July 21, 2024

Japan Conducts Trial for Over-the-Counter Emergency Contraceptive Pill

Japan recently initiated a pilot project to sell over-the-counter morning-after contraceptive pills. However, critics argue that the scheme is too limited in scope and are calling for the removal of all restrictions surrounding the pill. Advocacy groups have long voiced concerns that emergency contraception is only available in socially conservative Japan with a doctor’s prescription and a visit to a clinic or pharmacy. This has deterred many women, particularly victims of rape and teenage girls, from accessing the medication.

Under the pilot project, the emergency contraceptive pill, which is effective within 72 hours of intercourse but becomes less effective over time, was made available at 145 pharmacies. Nonetheless, women are still required to show identification and consume the medication in the presence of a pharmacist, as stated on the Japan Pharmaceutical Association’s website.

The minimum age for over-the-counter purchase is 16, but individuals below 18 years old must be accompanied by a parent or guardian. The price range for the pill is set between 7,000-9,000 yen ($47-61).

Despite the introduction of the pilot project, the Emergency Contraceptives at Pharmacies Project campaign group argues that this is insufficient. The organization’s co-chair, Asuka Someya, expressed disappointment in the limited selection of participating pharmacies. Currently, the pill is only available at 145 drugstores, which makes up just 0.2 percent of the total 60,000 pharmacies in Japan. Someya also highlighted concerns regarding the requirement for parental consent, stating that it poses significant challenges for minors.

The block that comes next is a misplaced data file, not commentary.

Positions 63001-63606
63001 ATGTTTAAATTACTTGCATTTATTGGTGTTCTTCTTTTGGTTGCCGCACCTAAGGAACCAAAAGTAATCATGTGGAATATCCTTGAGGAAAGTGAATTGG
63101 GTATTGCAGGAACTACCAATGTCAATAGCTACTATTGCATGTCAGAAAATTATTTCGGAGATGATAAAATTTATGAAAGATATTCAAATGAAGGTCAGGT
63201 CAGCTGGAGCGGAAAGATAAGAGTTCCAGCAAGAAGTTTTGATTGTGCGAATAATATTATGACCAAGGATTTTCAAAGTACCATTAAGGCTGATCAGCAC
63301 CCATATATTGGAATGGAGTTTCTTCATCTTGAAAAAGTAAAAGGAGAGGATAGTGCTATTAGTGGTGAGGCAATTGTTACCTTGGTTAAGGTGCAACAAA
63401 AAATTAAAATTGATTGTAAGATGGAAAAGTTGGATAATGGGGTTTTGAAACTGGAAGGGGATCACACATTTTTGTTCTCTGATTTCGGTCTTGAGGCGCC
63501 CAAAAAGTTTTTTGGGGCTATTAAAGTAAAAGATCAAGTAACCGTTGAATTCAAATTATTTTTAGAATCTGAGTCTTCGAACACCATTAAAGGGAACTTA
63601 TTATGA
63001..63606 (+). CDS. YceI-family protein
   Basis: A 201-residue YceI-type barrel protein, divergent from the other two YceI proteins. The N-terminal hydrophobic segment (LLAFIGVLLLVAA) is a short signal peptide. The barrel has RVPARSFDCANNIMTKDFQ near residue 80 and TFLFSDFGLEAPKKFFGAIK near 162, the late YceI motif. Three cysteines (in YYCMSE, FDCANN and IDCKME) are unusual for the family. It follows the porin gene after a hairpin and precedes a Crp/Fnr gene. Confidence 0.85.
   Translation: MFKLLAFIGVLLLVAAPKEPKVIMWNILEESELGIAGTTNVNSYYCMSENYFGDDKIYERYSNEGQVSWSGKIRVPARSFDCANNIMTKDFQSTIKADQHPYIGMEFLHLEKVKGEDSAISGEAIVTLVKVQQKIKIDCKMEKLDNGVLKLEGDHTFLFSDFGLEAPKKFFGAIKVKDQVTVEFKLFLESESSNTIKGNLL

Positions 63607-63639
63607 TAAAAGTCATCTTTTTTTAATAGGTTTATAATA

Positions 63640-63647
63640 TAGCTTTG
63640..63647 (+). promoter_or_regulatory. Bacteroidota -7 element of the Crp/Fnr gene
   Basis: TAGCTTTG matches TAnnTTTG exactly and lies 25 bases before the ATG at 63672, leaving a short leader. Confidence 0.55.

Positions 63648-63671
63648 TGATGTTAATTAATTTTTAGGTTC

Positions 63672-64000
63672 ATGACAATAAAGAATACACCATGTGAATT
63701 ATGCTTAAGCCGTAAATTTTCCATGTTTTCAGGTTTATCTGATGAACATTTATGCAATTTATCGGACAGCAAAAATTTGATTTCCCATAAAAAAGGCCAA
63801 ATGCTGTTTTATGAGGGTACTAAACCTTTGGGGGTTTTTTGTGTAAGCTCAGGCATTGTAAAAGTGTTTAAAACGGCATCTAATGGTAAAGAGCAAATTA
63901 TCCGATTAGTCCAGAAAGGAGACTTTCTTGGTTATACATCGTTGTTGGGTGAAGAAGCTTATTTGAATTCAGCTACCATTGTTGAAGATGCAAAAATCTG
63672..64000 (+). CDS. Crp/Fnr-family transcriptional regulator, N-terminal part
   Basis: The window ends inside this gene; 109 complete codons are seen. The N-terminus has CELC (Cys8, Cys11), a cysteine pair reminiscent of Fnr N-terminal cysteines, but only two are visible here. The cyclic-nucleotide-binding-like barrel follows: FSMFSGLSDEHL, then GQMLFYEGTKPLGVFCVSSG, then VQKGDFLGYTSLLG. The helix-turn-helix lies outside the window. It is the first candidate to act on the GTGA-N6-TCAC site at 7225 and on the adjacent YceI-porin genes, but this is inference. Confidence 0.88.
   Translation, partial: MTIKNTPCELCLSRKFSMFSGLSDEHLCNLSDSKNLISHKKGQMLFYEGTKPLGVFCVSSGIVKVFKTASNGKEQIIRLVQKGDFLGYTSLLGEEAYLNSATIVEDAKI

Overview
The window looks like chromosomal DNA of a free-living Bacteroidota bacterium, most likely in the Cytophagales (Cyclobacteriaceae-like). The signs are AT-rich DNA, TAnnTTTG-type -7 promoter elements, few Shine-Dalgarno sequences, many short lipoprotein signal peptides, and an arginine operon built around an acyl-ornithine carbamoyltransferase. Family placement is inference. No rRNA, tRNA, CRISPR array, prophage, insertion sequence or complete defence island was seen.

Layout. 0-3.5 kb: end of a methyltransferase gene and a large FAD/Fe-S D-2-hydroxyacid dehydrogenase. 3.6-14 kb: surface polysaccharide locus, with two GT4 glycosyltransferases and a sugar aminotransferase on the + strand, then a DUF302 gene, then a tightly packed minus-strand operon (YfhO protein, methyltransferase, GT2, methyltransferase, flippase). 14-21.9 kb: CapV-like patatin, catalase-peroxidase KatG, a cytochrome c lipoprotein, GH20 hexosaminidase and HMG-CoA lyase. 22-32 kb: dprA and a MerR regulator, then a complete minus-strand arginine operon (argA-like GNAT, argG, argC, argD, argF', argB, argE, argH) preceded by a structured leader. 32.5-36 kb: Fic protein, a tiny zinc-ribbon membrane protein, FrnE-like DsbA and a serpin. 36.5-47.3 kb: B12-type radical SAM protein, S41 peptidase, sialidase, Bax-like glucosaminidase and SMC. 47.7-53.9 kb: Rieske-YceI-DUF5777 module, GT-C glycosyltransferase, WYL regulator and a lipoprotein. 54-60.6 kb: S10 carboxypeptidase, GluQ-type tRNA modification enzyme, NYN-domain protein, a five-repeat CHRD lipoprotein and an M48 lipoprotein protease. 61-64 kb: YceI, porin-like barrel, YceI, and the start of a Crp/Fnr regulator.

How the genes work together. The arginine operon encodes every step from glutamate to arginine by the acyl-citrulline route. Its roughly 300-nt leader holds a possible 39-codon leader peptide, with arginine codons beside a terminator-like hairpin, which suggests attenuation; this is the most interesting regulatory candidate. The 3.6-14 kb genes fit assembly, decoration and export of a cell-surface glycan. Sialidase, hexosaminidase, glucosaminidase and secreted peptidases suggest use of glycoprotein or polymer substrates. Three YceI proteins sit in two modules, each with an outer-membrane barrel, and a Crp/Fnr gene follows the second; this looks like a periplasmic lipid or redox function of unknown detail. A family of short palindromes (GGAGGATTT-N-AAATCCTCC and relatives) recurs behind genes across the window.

Some individuals may find it difficult to discuss possible pregnancies with their parents. Requiring them to disclose their sexual experiences and concerns about pregnancy adds unnecessary hurdles, Someya explained. The campaign group has once again appealed to the health ministry to make the pill fully and readily available at pharmacies without any restrictions.

The decision to conduct the pilot project followed a health ministry public consultation earlier this year, which received an overwhelmingly positive response. Of the 46,000 respondents, 97 percent were in favor of making emergency contraception more accessible.

The World Health Organization (WHO) promotes the inclusion of emergency contraception as a regular component of national family planning programs. More than 90 other countries already allow the morning-after pill to be sold without a prescription, according to campaigners.

 

*Note:
1. Source: Coherent Market Insights, Public sources, Desk research
2. We have leveraged AI tools to mine information and compile it